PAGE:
I Was Scared to Death; I Could Have Died of Joy, 2000
The artistic world of Catherine Richards is visceral, tactile, and charged with electrons. Richards's previous artworks, such as Charged Hearts (1997) and Curiosity Cabinet for the End of the Millennium (1996), have addressed the electromagnetic world, the charged environment in which all organisms live. One of Richards's latest pieces, I Was Scared to Death; I Could Have Died of Joy (2000), attempts to relate our electromagnetic field to the brain and to bring to light this constant relationship invisible to the naked eye.
Angela Plohman © 2002 FDL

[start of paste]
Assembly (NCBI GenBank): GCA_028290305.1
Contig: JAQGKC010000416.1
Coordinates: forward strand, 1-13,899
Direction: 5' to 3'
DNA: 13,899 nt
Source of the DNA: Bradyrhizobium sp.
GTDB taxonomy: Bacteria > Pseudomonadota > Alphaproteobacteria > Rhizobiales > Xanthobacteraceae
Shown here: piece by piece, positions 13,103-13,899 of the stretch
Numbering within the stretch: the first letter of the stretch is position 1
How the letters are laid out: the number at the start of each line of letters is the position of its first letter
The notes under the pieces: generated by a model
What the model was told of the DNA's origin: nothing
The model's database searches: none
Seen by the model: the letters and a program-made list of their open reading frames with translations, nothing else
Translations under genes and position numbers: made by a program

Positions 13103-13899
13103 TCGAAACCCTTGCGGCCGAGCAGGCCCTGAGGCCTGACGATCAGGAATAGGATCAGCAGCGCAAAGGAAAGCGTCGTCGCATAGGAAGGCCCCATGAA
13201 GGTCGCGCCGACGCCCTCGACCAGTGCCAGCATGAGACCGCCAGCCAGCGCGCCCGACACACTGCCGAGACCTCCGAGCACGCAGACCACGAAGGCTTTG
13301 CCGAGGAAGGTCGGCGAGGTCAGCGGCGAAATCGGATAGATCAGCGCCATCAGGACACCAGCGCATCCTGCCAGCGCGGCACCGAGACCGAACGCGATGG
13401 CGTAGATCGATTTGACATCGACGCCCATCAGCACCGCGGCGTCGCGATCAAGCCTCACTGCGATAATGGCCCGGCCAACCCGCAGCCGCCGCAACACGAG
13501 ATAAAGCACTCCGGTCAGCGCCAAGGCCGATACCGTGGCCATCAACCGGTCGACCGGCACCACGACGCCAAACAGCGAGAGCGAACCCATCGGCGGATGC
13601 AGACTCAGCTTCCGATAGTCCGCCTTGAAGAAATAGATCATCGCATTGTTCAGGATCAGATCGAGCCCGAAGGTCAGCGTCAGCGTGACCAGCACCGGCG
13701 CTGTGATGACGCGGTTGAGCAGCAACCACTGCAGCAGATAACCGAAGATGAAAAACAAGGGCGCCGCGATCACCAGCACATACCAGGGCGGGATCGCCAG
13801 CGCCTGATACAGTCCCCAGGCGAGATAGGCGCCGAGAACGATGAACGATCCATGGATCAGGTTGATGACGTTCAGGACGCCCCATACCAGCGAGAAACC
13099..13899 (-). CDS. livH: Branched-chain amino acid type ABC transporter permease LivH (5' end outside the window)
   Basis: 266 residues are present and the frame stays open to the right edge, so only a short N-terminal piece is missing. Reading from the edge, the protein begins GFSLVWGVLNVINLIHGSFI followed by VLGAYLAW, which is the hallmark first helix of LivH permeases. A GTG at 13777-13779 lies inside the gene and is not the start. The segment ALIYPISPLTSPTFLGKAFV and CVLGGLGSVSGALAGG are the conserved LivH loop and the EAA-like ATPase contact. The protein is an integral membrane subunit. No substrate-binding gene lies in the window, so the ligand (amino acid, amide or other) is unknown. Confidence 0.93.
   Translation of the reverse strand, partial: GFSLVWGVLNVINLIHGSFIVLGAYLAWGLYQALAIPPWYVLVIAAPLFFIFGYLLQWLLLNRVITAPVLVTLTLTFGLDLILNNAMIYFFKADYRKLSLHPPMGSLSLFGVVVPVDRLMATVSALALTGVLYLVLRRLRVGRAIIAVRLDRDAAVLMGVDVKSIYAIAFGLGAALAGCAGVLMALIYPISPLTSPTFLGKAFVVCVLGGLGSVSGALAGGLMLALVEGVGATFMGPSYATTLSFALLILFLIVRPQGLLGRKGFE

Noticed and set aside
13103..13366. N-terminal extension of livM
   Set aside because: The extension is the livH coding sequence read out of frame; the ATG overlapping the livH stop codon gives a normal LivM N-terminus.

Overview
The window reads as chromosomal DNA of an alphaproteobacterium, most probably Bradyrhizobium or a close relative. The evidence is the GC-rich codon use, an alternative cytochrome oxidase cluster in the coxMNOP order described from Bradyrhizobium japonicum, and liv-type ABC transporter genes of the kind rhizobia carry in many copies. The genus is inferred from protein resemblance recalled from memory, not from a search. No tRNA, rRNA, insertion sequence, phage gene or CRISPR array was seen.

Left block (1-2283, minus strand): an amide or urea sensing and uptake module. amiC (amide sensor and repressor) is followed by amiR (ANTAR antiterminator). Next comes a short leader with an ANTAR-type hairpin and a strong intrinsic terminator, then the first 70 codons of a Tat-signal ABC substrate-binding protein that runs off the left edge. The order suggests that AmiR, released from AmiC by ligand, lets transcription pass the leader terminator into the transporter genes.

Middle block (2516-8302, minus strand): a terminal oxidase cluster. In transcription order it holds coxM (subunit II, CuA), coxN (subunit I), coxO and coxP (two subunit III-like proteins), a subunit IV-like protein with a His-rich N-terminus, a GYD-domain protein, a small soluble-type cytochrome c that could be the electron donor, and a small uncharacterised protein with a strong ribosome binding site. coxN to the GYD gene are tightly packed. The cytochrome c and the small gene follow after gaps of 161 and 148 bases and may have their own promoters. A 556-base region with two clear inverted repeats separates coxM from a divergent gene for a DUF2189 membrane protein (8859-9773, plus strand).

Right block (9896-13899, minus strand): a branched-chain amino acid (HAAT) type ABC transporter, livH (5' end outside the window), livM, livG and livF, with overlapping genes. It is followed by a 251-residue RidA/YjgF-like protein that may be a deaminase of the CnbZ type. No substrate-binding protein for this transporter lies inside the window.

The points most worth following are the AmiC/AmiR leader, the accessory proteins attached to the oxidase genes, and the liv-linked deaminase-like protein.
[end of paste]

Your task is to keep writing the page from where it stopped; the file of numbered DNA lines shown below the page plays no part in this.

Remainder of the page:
This piece, along with two other recent works by Richards, was showcased in a solo exhibition held at the Ottawa Art Gallery from September 14 to November 19, 2000. In this piece, visitors entered a darkened room that contained two stainless-steel tables, each holding a test tube barely illuminated by a source above. After drawing close to one of the tables, visitors would remark that inside each test tube was a glass model of a half brain and spinal cord. As they leaned in to examine the specimen, the lights would suddenly go out and the glass brain would appear to pulsate. If the visitors dared to stroke the test tube, they would notice glowing plasma ascending to meet their hands in response to their electromagnetic charge. These visually enchanting objects exemplify Richards's curiosity about old technology, laboratory science and beautiful 19th-century accoutrements and her desire to explore interactivity in a discreetly intimate manner.